Texas Passes Ballot Proposition Providing $2.5 Billion in Additional Funding for Transportation Each Year

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Yesterday, Texas voters passed Proposition 7 with 83% of the vote. Prop 7, the Texas Sales and Use Tax Revenue for Transportation Amendment, is a constitutional amendment designed to provide up to $2.5 billion per year for transportation infrastructure. The funds can be used to repair existing roads, build new ones or pay down debt for transportation projects. Similar to Arizona, Texas has not raised its gas tax since the early 1990’s, which means it has lost significant purchasing power due to inflation. The mechanism used in Prop 7 is less straight forward than the gas tax, but manages to avoid a tax increase by reallocating existing revenues.

Here’s how it works: Starting in 2017, any year the state collects more than $28 billion in general sales tax, the next $2.5 billion will be directed to the State Highway Fund. This portion of the measure lasts for 15 years. After $5 billion is raised, 35% of remaining revenue from the motor vehicle sales and rental tax will be allocated to State Highway Fund. This portion of the measure starts in 2019 and lasts for 10 years. Both sources of revenue can be renewed when they expire with a simple majority vote of the legislature.

Last year, Texas voters overwhelmingly (> 80%) approved a similar proposition that shifted a portion of oil and natural gas tax revenues from the rainy day fund to road projects. However, this proved insufficient to meet the full needs of a state that is adding approximately 1,000 new residents every day. The Texas Department of Transportation (TxDOT) and Metropolitan Planning Organizations (MPOs) throughout the state estimated a $5 billion gap in funding needs prior to passage of Prop 7. Supporters argued that Prop 7 would provide a consistent and reliable source of funding for transportation projects and would bolster economic development efforts. They also argued that dedicating a portion of general sales tax and vehicle taxes would alleviate pressure to build more toll roads.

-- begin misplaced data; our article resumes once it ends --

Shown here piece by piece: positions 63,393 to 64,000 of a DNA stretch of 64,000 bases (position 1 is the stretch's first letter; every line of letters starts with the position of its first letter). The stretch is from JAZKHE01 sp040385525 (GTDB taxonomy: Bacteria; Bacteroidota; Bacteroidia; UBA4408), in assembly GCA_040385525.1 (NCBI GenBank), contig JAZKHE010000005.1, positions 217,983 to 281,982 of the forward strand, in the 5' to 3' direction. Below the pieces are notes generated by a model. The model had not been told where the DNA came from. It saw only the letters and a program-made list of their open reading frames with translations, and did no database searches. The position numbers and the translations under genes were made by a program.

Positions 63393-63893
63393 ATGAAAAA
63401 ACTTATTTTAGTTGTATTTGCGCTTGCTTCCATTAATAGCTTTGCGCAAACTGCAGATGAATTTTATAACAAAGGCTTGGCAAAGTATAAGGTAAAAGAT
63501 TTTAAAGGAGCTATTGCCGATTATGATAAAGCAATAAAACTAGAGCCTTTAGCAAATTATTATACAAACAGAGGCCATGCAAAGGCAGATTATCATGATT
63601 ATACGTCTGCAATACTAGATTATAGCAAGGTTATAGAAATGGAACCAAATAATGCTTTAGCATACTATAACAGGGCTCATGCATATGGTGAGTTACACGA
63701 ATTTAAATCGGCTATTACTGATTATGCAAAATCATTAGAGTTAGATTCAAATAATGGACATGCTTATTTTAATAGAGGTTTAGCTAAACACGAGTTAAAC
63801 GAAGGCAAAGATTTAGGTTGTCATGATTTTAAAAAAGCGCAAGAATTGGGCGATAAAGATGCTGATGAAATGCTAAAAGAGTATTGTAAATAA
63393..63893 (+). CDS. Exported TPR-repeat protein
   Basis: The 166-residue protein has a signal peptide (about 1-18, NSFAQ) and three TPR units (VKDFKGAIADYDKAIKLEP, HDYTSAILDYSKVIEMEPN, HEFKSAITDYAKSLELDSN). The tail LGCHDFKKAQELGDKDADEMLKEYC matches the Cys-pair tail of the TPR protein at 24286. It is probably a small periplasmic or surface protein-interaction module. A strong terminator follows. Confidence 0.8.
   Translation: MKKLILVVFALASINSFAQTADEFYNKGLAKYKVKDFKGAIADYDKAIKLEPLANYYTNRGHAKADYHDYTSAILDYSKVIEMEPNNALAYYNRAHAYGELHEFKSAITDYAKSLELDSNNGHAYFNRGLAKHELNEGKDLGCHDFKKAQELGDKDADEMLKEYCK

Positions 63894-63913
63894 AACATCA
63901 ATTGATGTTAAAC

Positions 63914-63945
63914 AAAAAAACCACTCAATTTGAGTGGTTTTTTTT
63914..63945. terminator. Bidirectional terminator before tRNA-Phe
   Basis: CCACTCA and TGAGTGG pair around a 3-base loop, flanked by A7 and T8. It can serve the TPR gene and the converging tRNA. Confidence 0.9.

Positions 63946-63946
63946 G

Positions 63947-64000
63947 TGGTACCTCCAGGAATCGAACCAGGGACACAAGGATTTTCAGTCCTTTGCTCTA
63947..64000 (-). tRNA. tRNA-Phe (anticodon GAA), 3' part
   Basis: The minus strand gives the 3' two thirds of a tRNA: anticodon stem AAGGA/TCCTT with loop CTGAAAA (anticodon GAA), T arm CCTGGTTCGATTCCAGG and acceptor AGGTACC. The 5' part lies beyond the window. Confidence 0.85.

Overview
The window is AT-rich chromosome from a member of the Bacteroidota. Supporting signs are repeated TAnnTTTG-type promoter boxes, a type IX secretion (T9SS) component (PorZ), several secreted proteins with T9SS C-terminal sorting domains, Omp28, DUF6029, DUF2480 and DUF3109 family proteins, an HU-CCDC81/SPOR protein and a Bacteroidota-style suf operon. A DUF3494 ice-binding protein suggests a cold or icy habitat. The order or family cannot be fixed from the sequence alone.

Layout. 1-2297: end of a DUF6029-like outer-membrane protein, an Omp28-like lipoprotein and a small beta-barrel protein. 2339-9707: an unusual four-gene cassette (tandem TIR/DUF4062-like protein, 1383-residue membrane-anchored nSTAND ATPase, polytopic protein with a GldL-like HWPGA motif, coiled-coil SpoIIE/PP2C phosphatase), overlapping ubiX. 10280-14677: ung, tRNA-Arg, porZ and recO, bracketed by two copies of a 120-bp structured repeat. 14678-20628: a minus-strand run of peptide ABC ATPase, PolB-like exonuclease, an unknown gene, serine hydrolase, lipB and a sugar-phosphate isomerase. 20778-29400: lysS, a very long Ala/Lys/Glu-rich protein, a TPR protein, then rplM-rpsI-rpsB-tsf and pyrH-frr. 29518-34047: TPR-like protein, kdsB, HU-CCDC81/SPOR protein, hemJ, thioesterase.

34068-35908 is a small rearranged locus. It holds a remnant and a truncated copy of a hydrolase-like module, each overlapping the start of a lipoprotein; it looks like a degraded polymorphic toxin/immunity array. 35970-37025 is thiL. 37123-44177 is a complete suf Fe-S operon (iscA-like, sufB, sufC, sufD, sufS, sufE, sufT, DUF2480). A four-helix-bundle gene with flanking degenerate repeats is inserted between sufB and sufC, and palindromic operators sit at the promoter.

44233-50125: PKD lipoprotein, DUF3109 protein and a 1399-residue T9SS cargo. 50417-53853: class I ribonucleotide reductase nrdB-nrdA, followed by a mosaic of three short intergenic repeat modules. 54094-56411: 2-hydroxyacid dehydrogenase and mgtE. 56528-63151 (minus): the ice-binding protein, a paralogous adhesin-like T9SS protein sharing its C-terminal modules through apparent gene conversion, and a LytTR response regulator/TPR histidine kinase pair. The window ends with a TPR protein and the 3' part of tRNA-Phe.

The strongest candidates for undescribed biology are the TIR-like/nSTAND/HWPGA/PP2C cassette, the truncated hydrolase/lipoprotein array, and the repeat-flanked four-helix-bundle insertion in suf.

Prop 7 faced no organized opposition although opponents did express concern that the measure would tie the hands of the legislature and potentially take money away from other government priorities. However, supporters successfully made the case that transportation is a core function of government upon which many other functions rely. Texas Governor Abbot prioritized transportation funding when he took office last year. The legislature responded by referring Prop 7 to the ballot. The measure benefitted from broad business supporting, including endorsements from literally dozens of local chambers of commerce.

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